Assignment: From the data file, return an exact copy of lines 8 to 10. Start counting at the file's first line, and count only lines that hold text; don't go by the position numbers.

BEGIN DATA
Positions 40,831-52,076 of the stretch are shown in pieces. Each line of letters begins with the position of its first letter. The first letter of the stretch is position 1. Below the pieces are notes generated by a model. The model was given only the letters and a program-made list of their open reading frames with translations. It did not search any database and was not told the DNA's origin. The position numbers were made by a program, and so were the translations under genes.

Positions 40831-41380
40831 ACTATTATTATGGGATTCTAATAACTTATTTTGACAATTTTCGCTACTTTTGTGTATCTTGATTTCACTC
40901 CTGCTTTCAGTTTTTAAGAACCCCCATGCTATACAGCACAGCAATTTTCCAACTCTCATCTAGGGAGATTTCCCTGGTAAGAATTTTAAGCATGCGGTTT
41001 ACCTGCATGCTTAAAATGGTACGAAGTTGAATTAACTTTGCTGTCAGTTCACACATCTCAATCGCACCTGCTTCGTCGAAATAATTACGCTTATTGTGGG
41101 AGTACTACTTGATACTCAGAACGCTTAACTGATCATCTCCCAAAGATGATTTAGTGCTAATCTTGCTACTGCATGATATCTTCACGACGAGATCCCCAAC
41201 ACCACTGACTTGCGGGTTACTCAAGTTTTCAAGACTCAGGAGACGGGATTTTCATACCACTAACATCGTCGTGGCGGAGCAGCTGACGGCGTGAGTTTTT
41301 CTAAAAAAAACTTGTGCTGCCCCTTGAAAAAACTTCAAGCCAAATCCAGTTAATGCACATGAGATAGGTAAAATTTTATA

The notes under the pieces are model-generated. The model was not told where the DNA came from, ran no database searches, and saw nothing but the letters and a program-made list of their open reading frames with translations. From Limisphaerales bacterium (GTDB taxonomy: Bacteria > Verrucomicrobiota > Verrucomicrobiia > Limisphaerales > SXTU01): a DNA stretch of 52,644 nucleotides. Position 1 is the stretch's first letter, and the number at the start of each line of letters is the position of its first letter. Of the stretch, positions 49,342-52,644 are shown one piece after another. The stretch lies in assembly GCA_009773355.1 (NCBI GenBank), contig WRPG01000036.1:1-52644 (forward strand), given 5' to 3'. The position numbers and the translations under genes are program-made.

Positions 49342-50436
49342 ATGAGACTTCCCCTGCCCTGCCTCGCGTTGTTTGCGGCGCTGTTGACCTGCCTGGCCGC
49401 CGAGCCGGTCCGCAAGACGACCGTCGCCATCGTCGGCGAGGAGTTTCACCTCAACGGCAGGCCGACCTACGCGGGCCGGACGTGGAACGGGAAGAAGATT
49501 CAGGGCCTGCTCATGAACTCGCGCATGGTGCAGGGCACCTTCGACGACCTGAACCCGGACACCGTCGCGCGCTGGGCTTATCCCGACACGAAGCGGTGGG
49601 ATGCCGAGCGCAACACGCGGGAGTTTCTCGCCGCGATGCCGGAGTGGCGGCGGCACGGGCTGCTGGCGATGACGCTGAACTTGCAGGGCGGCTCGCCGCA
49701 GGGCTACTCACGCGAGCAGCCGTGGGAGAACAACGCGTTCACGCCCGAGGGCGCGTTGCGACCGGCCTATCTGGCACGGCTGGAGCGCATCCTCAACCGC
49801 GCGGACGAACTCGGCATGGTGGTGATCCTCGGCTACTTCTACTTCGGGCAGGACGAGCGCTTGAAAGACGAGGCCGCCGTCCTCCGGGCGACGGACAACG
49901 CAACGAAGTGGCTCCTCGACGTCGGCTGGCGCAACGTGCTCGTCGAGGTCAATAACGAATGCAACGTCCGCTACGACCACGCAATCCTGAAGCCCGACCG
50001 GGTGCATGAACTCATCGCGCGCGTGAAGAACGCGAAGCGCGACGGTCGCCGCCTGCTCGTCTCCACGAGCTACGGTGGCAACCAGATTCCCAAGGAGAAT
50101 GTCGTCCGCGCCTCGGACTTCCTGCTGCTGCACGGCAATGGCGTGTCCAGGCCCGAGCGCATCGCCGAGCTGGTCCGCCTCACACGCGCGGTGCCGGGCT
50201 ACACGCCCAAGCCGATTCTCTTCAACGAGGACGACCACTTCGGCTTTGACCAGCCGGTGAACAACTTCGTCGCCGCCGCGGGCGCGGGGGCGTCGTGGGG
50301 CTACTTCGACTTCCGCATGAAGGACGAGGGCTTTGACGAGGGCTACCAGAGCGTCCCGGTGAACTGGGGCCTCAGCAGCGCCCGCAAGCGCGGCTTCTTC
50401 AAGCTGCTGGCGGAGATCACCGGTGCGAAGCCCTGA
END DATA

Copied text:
41301 CTAAAAAAAACTTGTGCTGCCCCTTGAAAAAACTTCAAGCCAAATCCAGTTAATGCACATGAGATAGGTAAAATTTTATA

The notes under the pieces are model-generated. The model was not told where the DNA came from, ran no database searches, and saw nothing but the letters and a program-made list of their open reading frames with translations. From Limisphaerales bacterium (GTDB taxonomy: Bacteria > Verrucomicrobiota > Verrucomicrobiia > Limisphaerales > SXTU01): a DNA stretch of 52,644 nucleotides. Position 1 is the stretch's first letter, and the number at the start of each line of letters is the position of its first letter. Of the stretch, positions 49,342-52,644 are shown one piece after another. The stretch lies in assembly GCA_009773355.1 (NCBI GenBank), contig WRPG01000036.1:1-52644 (forward strand), given 5' to 3'. The position numbers and the translations under genes are program-made.

Positions 49342-50436